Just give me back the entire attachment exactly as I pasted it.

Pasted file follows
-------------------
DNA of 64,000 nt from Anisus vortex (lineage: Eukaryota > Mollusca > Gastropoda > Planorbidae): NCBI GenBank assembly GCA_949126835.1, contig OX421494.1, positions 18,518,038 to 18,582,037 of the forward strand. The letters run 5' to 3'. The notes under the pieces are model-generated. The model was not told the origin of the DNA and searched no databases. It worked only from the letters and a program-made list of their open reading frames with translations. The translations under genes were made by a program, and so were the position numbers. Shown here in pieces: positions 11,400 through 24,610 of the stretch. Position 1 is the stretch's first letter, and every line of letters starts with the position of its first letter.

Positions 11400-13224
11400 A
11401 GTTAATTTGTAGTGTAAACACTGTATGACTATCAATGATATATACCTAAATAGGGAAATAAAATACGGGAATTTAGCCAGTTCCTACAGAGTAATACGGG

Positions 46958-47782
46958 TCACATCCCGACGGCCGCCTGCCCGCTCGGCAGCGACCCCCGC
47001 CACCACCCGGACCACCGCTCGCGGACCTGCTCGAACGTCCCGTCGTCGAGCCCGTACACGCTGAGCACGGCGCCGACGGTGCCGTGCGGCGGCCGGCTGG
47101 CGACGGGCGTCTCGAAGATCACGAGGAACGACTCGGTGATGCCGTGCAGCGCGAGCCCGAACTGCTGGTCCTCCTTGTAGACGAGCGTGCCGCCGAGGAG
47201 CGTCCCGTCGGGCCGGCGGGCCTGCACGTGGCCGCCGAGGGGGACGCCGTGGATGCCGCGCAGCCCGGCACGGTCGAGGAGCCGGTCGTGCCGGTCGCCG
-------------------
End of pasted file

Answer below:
DNA of 64,000 nt from Anisus vortex (lineage: Eukaryota > Mollusca > Gastropoda > Planorbidae): NCBI GenBank assembly GCA_949126835.1, contig OX421494.1, positions 18,518,038 to 18,582,037 of the forward strand. The letters run 5' to 3'. The notes under the pieces are model-generated. The model was not told the origin of the DNA and searched no databases. It worked only from the letters and a program-made list of their open reading frames with translations. The translations under genes were made by a program, and so were the position numbers. Shown here in pieces: positions 11,400 through 24,610 of the stretch. Position 1 is the stretch's first letter, and every line of letters starts with the position of its first letter.

Positions 11400-13224
11400 A
11401 GTTAATTTGTAGTGTAAACACTGTATGACTATCAATGATATATACCTAAATAGGGAAATAAAATACGGGAATTTAGCCAGTTCCTACAGAGTAATACGGG

Positions 46958-47782
46958 TCACATCCCGACGGCCGCCTGCCCGCTCGGCAGCGACCCCCGC
47001 CACCACCCGGACCACCGCTCGCGGACCTGCTCGAACGTCCCGTCGTCGAGCCCGTACACGCTGAGCACGGCGCCGACGGTGCCGTGCGGCGGCCGGCTGG
47101 CGACGGGCGTCTCGAAGATCACGAGGAACGACTCGGTGATGCCGTGCAGCGCGAGCCCGAACTGCTGGTCCTCCTTGTAGACGAGCGTGCCGCCGAGGAG
47201 CGTCCCGTCGGGCCGGCGGGCCTGCACGTGGCCGCCGAGGGGGACGCCGTGGATGCCGCGCAGCCCGGCACGGTCGAGGAGCCGGTCGTGCCGGTCGCCG